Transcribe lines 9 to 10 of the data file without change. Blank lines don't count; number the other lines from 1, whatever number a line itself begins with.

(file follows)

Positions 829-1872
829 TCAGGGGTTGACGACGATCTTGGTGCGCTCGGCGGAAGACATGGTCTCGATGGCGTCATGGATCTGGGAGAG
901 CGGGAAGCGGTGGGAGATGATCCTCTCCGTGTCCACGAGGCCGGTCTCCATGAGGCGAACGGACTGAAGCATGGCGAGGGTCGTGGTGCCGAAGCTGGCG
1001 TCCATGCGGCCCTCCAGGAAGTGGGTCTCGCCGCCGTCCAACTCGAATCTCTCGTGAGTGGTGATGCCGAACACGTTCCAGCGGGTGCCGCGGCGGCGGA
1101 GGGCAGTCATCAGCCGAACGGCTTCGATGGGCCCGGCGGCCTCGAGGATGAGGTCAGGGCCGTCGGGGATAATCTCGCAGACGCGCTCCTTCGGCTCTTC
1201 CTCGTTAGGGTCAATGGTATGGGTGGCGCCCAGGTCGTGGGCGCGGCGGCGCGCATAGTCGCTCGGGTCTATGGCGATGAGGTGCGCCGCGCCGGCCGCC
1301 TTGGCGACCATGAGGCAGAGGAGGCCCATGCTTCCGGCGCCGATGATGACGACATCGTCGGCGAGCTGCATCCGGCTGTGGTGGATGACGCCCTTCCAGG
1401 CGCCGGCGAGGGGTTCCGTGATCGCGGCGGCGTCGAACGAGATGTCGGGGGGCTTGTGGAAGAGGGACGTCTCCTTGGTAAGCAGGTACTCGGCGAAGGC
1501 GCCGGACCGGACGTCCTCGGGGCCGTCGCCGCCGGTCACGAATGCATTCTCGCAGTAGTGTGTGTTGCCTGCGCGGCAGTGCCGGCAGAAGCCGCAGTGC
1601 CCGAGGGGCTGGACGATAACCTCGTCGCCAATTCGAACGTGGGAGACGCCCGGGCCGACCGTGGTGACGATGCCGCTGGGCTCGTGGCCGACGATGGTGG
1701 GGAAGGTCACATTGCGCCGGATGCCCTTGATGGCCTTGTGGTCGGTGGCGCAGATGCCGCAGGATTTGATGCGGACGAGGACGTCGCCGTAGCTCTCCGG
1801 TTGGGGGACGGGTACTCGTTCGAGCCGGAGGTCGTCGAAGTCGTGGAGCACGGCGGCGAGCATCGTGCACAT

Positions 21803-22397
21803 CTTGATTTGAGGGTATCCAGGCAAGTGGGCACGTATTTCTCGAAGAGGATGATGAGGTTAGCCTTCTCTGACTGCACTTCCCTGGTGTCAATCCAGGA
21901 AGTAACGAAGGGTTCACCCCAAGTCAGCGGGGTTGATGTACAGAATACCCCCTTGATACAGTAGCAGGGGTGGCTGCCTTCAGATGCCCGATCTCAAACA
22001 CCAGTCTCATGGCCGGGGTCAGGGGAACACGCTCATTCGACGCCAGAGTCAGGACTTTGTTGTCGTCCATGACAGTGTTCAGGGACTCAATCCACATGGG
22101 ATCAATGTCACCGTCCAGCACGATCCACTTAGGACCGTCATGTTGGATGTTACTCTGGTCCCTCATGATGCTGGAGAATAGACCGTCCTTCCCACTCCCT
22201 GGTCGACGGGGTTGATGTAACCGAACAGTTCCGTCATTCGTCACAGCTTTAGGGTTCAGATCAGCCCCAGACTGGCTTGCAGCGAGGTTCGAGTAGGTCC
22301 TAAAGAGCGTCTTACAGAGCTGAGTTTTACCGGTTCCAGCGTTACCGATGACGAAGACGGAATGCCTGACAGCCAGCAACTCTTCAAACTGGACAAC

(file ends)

1501 GCCGGACCGGACGTCCTCGGGGCCGTCGCCGCCGGTCACGAATGCATTCTCGCAGTAGTGTGTGTTGCCTGCGCGGCAGTGCCGGCAGAAGCCGCAGTGC
1601 CCGAGGGGCTGGACGATAACCTCGTCGCCAATTCGAACGTGGGAGACGCCCGGGCCGACCGTGGTGACGATGCCGCTGGGCTCGTGGCCGACGATGGTGG